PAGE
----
The Perks of Being a Coming of Age Story


There are some genres that draw my skeptical gaze. Coming of age stories and stories about budding writers are near the top of the list. Personally, I believe the whole concept of coming of age in one year, one summer, or one crazy weekend is total bunk. As for stories about writers, well, they are written by professional writers and can be more than a little self serving.

Other than my distaste for the genre, one quibble to address is the time period of the movie. The music, cassette tapes, and vinyl records in the film are from the early 1980s, the clothes are from the mid-90s, and the haircuts are from 2012. As I myself graduated high school in 1992, I found the anachronisms distracting. Perhaps the film intentionally mixed time periods so the nostalgia factor could spread across several generations (marketing!). Let's make this two quibbles: all of the actors were too old to play teenagers. Perhaps the intent was to portray the movie from the perspective of a high school freshman, in which case a high school senior might as well be played by a wrinkle faced twenty year old. On the other hand, the high school freshman in question is played by a 21 year old man, so I cannot really buy into any of it.

Now that the quibbles are behind us, let us discuss my distaste for the entire genre. The trope of a precocious young writer in this movie is presented as the usual fragile sad sack with no friends. This is very familiar to movies such as “Almost Famous” which was about a precious teenager who dreamed of becoming a professional writer and learned a bunch of life lessons from a group of newly obtained older friends. Much as “Avatar” was a rehash of the adventure tropes, “Perks” is a rehash of the regularly released young writer coming of age movie. The protagonists in these movies are presented as blank slates with no history or personality, yet a self aggrandizing awareness. There is a mental health subplot that dredges up the protagonists distant past for a rather sad and touching moment near the end of the film. Yet I have trouble reconciling the protagonist's troubling distant past with his complete absence of a recent past. Near end of the film, I would not have been surprised if the entirely film was revealed as a lonely kids fantasies, and flashbacks from another point of view would show a disturbed youngster talking to himself in the halls of his schools and explaining the complete and total alienation of his peers. The film doesn't even explain the perks of being a wallflower. The older kids that our protagonist befriends all participate in school dances and are literally not wall flowers. Instead, we see the perks of having friends who are older, more confident, and ultimately more interesting.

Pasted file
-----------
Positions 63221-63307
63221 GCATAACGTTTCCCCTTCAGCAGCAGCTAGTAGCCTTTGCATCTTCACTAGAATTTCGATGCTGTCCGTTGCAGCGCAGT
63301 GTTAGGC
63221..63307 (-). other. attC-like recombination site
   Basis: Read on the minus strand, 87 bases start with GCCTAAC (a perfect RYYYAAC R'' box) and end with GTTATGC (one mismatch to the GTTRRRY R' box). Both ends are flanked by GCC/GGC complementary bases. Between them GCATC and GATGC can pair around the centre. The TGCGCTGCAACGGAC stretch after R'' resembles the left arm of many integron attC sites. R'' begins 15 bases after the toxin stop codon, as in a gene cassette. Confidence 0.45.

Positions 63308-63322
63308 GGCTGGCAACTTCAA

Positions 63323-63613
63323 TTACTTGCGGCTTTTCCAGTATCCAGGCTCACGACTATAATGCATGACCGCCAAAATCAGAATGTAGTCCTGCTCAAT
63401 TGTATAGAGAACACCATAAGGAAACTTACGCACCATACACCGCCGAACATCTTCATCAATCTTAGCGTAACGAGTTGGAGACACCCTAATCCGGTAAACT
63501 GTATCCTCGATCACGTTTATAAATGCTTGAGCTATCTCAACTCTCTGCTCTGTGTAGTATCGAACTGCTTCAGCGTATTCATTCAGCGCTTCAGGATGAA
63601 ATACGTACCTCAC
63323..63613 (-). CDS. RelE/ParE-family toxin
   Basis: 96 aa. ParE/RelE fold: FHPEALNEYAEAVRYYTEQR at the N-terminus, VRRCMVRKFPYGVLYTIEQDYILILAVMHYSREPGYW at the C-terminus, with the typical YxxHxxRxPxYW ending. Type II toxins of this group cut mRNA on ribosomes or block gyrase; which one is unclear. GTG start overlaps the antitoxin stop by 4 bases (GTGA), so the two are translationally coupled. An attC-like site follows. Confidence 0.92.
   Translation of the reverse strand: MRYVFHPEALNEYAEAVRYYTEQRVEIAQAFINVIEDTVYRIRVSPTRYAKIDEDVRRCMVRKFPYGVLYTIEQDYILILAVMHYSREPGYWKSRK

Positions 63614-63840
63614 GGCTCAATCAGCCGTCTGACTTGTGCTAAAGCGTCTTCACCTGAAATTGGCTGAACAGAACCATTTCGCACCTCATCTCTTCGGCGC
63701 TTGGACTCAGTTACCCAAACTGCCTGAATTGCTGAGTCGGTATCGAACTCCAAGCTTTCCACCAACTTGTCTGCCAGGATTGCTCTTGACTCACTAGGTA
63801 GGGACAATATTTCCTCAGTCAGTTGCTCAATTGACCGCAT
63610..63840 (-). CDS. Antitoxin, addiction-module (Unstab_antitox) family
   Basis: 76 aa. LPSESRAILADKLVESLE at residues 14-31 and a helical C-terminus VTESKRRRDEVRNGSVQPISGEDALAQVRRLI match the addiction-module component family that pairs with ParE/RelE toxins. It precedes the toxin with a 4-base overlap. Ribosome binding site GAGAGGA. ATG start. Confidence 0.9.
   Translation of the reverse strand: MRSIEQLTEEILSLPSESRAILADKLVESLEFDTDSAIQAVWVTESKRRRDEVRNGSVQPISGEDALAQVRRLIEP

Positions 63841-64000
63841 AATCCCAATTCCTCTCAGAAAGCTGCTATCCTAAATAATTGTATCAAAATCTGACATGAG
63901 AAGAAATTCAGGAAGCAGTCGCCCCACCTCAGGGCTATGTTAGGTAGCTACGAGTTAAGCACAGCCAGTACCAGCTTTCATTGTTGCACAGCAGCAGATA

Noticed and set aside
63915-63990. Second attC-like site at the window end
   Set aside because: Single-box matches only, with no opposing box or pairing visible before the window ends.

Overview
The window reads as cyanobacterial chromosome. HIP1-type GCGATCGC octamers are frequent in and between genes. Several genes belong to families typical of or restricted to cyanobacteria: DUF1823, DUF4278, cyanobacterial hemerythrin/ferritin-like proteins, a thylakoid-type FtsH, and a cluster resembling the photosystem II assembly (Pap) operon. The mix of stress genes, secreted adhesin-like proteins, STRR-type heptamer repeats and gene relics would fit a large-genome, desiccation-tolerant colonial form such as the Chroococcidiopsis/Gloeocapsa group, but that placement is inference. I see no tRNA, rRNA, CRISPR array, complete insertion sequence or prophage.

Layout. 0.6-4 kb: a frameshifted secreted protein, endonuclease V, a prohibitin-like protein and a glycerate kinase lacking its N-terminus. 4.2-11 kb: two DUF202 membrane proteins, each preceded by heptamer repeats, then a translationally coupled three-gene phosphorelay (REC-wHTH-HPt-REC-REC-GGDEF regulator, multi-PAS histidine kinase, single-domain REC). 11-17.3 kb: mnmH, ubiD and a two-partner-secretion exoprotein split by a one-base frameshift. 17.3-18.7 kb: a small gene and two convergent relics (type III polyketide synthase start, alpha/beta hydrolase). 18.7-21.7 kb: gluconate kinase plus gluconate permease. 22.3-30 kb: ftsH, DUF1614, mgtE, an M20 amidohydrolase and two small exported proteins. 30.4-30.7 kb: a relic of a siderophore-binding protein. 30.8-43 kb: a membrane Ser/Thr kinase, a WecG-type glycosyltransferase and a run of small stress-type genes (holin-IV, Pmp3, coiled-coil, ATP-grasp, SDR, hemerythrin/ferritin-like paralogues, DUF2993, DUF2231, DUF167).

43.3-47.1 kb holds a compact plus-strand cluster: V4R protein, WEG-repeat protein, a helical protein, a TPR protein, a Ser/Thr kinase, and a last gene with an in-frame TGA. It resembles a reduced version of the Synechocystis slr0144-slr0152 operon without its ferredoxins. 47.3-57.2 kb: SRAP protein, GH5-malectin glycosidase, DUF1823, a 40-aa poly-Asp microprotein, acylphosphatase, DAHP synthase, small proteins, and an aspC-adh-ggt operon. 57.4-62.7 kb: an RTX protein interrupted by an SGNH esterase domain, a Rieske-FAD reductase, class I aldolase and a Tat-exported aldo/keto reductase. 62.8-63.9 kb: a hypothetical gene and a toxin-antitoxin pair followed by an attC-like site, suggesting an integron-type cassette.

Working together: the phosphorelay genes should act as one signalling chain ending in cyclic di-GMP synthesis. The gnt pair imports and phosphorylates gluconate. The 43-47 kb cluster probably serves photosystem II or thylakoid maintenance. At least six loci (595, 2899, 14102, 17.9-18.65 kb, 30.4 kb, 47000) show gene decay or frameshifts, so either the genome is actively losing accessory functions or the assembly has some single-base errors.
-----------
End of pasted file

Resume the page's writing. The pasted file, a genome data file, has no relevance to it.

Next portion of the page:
Following “Perks”, my wife and I had a discussion about the merits of coming of age stories. My wife tells of a dramatic senior year of high school that failed to provide meaningful life lessons. I remember my five year high school reunion where one of my former classmates made a point of showing me the senior picture I signed for him. I had written something about him achieving more than he thought he could (or something like that). He told me this message spurred him to become a medical professional, which led him to traveling the world and meet his future wife. Maybe he was being generous for my benefit. If true, though, his coming of age moment was solely based on his own desire to better himself, and not a serious of meaningful experiences. Life changing events are not reserved for youth. Former U.S. president George “Dubbya” Bush stopped driving drunk and started taking life seriously after his 40th birthday. Robert Downy Junior also stopped abusing substances in his 40s and became box office gold. Plenty of other people made their mark later in life, and not after a defining moment in their youth but after half a lifetime of experiences. And then you have the new parents who are never the same again. Coming of age is a muth and “Perks” is nowhere near as good as “Almost Famous”.



Leave a Reply

Fill in your details below or click an icon to log in: Logo

You are commenting using your account. Log Out /  Change )

Google+ photo

You are commenting using your Google+ account. Log Out /  Change )

Twitter picture

You are commenting using your Twitter account. Log Out /  Change )

Facebook photo

You are commenting using your Facebook account. Log Out /  Change )

Connecting to %s

%d bloggers like this: